Ios, which is locally called Nios, is an island whose history goes back to prehistoric times. According to Herodotus, the “poet of poet’s”, the ‘godlike’ Homer was buried at Plakotos, in the north of the island and Pausanias tells us that there was an inscription at Delphi confirming the poet’s interment on Ios. The sites of Ios include a Hellenistic tower and the remains of an ancient aqueduct at Agia Theodoti, traces of an ancient temple at Psathi, the ruins of a Venetian castle at the spot known as Paleokastro, and the Hellenistic tower of Plakotos.
This island has superb beaches. Anchor off the long sandy beach of Kalamos, a natural reserve on the eastern coast of the island.
Blue Domes of Santorini
As you approach Santorini, it’s easy to imagine the cataclysm that gave birth to this astonishing Greek Island that has become such a popular tourist destination. Santorini, with its sheer black cliffs rising 200 meters out of the sea, actually consists of three islands: Thira, Thirasia and Aspronisi. The caldera of Santorini is magnificent, from the bottom and the top with ever changing views. Visit the towns of Thira and Oia, with the Santorini signature “cave” buildings dug into the Caldera side. When in Santorini, visit Akrotiri, an excavation of an ancient Minoan city, or if not open to visitors, visit the museum in Thira. Old Thira, Greek and Roman ruins, can be visited perched on the top of a mountain. Boutari winery, a well-known Greek winery, is open to visitors, showcasing wines made from grapes grown in the local volcanic soil. And wander the walking streets of Thira and Oia, filled with chic shops and artist galleries. There is also a great night life in either village.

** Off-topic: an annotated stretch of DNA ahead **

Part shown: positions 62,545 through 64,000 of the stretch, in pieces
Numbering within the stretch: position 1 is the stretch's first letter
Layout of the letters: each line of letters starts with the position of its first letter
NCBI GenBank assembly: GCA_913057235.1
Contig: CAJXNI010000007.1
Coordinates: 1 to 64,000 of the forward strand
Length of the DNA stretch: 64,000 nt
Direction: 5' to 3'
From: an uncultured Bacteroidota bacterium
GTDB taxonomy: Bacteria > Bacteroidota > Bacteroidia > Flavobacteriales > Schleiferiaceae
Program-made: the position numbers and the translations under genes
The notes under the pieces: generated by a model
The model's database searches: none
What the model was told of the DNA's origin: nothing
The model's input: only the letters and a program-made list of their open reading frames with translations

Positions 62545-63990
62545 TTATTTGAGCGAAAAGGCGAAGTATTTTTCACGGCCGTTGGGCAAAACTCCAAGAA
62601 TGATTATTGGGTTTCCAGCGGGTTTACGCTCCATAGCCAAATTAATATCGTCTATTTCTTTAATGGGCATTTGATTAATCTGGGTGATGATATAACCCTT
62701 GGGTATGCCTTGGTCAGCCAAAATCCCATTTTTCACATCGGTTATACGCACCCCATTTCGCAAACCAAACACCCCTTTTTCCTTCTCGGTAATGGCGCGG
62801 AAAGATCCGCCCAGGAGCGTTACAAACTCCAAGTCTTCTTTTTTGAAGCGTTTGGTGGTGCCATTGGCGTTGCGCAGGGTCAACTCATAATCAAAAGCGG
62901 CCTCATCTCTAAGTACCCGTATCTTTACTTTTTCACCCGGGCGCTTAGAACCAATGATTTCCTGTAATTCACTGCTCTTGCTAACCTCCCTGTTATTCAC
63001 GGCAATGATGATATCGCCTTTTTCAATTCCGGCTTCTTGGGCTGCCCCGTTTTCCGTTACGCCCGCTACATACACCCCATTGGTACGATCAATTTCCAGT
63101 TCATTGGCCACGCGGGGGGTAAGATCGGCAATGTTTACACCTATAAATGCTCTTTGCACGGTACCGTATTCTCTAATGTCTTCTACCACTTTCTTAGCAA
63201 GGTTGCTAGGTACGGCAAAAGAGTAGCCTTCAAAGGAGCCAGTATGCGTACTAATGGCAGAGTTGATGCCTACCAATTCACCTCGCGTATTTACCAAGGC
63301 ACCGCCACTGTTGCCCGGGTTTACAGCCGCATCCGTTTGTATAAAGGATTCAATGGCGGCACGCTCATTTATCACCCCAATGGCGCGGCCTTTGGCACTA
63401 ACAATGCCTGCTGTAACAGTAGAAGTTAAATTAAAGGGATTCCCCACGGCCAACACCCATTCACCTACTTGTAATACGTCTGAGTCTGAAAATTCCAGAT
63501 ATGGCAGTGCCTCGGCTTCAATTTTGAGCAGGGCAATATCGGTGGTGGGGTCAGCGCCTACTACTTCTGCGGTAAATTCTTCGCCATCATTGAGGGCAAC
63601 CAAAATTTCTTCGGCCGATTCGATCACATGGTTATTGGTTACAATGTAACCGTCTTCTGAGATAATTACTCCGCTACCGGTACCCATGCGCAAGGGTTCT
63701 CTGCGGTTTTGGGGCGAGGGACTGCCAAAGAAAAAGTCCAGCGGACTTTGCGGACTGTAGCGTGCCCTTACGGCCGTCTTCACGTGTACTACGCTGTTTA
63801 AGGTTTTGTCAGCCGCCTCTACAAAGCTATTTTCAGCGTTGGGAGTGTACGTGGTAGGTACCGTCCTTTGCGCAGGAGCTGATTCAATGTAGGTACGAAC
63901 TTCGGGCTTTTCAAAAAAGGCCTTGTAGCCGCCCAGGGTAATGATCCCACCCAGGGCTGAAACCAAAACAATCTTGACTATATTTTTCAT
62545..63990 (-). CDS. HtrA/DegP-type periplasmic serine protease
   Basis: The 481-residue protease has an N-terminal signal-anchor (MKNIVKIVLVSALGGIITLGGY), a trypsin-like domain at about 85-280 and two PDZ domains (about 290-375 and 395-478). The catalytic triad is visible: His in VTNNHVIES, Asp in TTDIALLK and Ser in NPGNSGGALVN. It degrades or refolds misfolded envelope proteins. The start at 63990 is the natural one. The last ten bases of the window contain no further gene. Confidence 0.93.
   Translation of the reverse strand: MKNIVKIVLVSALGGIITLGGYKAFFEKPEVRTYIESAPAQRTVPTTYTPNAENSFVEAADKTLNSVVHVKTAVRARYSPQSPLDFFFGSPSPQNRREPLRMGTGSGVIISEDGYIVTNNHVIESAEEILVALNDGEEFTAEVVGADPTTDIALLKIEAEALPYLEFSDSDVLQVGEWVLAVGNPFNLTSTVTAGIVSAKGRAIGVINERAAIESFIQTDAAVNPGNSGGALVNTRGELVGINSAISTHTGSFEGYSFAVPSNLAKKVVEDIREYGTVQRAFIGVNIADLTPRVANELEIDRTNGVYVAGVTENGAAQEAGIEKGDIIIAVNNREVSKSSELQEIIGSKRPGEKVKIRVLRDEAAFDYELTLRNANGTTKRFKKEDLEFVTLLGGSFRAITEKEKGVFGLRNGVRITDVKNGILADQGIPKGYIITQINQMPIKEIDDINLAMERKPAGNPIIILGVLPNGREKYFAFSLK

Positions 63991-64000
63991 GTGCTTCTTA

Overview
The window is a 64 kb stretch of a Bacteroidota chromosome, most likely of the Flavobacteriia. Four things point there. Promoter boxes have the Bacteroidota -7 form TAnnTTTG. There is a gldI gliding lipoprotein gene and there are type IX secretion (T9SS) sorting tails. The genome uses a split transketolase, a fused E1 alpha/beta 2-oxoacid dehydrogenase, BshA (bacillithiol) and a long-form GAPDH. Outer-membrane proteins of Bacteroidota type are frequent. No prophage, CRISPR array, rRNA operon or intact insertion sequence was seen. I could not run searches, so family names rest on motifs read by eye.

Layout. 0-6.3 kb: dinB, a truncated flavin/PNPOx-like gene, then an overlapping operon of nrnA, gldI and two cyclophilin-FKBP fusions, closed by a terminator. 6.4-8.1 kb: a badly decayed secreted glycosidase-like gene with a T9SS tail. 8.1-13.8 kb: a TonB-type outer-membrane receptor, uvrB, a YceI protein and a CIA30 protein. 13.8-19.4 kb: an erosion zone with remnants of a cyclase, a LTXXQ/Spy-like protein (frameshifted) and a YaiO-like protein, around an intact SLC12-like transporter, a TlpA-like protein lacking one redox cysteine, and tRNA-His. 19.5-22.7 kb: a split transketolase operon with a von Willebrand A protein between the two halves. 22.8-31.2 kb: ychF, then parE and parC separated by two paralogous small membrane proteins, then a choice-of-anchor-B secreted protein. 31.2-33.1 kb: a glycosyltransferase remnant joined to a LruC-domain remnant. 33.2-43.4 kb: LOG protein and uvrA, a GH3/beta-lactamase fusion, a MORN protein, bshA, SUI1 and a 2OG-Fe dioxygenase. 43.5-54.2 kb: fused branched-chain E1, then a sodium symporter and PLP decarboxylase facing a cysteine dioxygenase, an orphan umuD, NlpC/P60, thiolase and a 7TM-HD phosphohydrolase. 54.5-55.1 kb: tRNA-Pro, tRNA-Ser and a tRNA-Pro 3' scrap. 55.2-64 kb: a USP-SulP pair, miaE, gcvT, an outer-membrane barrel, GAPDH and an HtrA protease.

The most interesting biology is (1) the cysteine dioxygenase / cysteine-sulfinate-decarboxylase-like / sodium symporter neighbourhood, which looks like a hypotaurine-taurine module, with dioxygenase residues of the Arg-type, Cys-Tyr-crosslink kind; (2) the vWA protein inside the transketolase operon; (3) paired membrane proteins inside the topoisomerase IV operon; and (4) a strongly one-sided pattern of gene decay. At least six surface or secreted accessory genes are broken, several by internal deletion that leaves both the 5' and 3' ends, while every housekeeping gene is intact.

Sifnos is a mountainous island with fertile valleys, beautiful beaches and several towns. It has a long history and has been inhabited since 3000 BC. The island was famous in ancient times for the wealth, which came from its gold and silver mines and the quarries of Sifnos stone. It enjoyed great prosperity in Classical times, as can be seen from its Treasury, dedicated to Apollo at Delphi. Kastro, (3 Km from Apollonia), Sifnos’ capital from the 14th to the 19th century, retains some of its medieval character. There are Venetian coats of arms and ancient wall fragments in some of the older dwellings. There are clean and attractive beaches all over the island. Platygialos is a large sheltered beach, Vathi is one of the most beautiful beaches in Greece with fine sand and Apokofto is a sandy beach with a rocky shelf near Chrysopigi.
As your vessel glides into the port of Livadi you’ll catch your first glimpse of the towering hills of Serifos flecked with the white, sugar-cube houses of Chora. Perseus, the mythological hero that killed the medusa, the terrible monster with a woman’s face and hair as serpents was born on this island. The fortress-like monastery Moni Taxiarchon near the village of Galani, which houses some fine wall paintings and important books and manuscripts, is of special interest. The greatest attraction of Serifos is its magnificent beaches. The beach of Psilli Ammos, which lies about 2 km to the east of Livadi, beckons with the softest and whitest sand.
Kithnos inherited its name from Kithno, king of its first settlers, the Dryopians. Thermia is its second name, which has to do with the thermal springs of Loutra, and is used mostly by the locals. The small island of Kithnos is mainly mountainous but full of pretty little bays. Chora or Messaria is the island’s capital noted for the beautiful churches with their fine wood-carved, sanctuary screens and icons. At the south side of the island is the island’s former capital Driopida and in the northeastern side is Loutra, a resort with warm sulphurous spa-waters with its curative qualities.
50-mile steams back to Athens from Kithnos where you’ll disembark.